AT&T-Time Warner deal faces no obvious regulatory hurdle, but investors remain wary of Trump
7 August 2017. By Curtis Eichelberger.
Antitrust lawyers, ex-government officials and even competitors say AT&T's $85.4 billion acquisition of Time Warner is a clean merger that is likely to be approved with a consent agreement addressing antitrust concerns.
But in this period of regulatory uncertainty ushered in by US President Donald Trump, Wall Street isn't buying it just yet.
Time Warner is trading at about 5 percent less than the offer price, implying that investors still have some doubts that the deal will receive antitrust approval in a timely fashion. AT&T says it hopes to complete the merger by the end of the year.
Their big concern? Trump. Any other president and the spread would be negligible, hedge fund managers told MLex.
"Trump is unpredictable," said one investor. "He said he would block the deal, and as he becomes more emboldened he plays to his base. It's understandable the market wants to price in the unpredictability of the administration."
— Public statements —
Trump first injected risk into the deal during a campaign speech last October when the then-candidate said, "As an example of the power structure I'm fighting, AT&T is buying Time Warner and thus CNN, a deal we will not approve in my administration because it's too much concentration of power in the hands of too few."
The president cannot, in theory, block a deal for reasons other than national security. At most, he can instruct the Department of Justice's Assistant Attorney General to file a federal lawsuit to deny a merger on the grounds that it is illegal. Ultimately — assuming the parties to a deal are willing to endure the time and expense associated with a court fight — a judge would decide the case based on US antitrust law, and not the whims of a politician.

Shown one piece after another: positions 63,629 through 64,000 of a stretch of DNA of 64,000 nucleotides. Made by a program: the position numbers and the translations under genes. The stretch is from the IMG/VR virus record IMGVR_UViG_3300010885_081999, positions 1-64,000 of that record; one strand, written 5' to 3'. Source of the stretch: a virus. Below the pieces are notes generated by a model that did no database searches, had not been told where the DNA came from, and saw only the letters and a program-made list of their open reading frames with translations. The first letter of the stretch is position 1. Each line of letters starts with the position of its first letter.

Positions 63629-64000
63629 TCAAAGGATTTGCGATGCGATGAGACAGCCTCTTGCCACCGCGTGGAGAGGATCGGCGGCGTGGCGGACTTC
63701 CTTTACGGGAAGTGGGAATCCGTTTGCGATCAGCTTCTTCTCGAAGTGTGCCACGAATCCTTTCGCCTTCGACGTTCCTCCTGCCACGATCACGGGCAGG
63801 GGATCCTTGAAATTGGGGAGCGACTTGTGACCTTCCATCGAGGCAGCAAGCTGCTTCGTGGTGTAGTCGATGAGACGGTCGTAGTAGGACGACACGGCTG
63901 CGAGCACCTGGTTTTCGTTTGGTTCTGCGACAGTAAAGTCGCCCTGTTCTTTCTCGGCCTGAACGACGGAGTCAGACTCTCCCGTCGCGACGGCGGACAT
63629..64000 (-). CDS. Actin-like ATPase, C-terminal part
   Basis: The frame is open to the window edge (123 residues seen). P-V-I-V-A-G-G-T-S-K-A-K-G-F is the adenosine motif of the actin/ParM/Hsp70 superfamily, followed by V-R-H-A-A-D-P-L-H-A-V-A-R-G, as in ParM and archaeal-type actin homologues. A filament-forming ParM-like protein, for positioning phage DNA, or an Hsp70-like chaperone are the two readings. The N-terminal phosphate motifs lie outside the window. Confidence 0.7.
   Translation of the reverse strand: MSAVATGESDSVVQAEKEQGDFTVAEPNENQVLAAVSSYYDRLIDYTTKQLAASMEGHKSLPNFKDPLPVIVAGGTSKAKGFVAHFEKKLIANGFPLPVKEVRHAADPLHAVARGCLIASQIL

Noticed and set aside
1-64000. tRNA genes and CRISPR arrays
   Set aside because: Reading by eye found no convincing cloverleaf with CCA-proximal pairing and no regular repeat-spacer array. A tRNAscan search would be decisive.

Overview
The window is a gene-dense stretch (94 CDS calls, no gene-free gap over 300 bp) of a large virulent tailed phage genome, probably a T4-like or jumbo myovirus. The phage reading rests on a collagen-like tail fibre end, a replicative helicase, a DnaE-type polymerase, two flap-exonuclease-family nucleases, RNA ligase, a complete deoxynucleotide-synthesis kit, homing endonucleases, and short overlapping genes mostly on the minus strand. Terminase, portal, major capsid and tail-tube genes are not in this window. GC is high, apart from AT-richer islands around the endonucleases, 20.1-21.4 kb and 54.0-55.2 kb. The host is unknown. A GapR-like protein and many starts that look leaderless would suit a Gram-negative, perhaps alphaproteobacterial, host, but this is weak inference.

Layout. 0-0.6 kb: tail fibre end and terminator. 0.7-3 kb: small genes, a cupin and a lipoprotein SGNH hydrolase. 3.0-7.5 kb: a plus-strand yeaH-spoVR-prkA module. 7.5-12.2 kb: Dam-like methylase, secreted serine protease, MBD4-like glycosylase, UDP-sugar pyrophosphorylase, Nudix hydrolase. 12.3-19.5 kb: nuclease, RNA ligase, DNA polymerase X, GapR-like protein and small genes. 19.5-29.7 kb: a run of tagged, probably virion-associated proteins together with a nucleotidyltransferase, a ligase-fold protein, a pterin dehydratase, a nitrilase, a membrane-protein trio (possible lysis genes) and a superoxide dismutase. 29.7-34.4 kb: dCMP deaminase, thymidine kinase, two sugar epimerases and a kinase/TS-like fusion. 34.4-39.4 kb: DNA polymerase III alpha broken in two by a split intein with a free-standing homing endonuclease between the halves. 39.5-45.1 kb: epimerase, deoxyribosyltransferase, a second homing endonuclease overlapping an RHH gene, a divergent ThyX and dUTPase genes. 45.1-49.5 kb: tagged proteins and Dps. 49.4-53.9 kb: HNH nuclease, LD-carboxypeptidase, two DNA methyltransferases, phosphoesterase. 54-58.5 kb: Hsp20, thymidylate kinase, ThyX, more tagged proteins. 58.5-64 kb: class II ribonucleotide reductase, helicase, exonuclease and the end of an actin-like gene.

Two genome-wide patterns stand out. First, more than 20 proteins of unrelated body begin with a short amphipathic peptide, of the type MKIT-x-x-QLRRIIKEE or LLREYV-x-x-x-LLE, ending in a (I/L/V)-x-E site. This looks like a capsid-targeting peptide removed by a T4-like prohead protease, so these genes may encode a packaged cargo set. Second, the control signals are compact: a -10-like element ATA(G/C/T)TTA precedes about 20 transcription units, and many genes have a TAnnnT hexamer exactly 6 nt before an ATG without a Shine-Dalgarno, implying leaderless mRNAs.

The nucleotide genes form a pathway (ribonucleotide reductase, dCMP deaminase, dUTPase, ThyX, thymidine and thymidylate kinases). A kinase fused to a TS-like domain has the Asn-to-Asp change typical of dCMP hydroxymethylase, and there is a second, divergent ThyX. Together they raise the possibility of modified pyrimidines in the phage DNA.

— Vertical mergers —
Attorneys say AT&T-Time Warner is a straight vertical merger — the type of deal in which one company buys another in the supply chain. In this case, AT&T, a content distributor, is buying Time Warner, a content creator.
This type of combination is challenged less-often by the antitrust agencies. The biggest threat in this sort of vertical merger is that the acquirer will favor its own content over that of its competitors.
But even critics of this deal have suggested to the Justice Department that the merger could be approved with a consent agreement to handle competition-related concerns.
Another factor giving investors pause is the government's track record of breaking up deals. In recent years, some Wall Street investors were caught off-guard when deals such as Lam Research-KLA-Tencor, Applied Materials-Tokyo Electron and Walgreens-Rite-Aid fell apart amid regulatory concerns.
"The regulators are unpredictable," one investor said regarding antitrust reviews.
— Delrahim —
Incoming AAG Makan Delrahim won't be up for a confirmation vote until September at the earliest, but he already tipped his hand in comments he made to Canadian business channel BNN last October.
"Just the sheer size of it and the fact that it's media, I think will get a lot of attention," he told the news channel. "However, I don't see this as a major antitrust problem."
Lawyers say only a surprising development could provide a traditional legal rationale for the DOJ to seek to block the deal outright — for instance, the discovery of internal company documents indicating a plan to foreclose competition and raise prices for consumers.
In other words, a smoking gun.
But even absent a clear legal rationale for blocking the deal, the president's personal animus toward CNN and his frequent defiance of procedural norms create an atmosphere of uncertainty around the deal.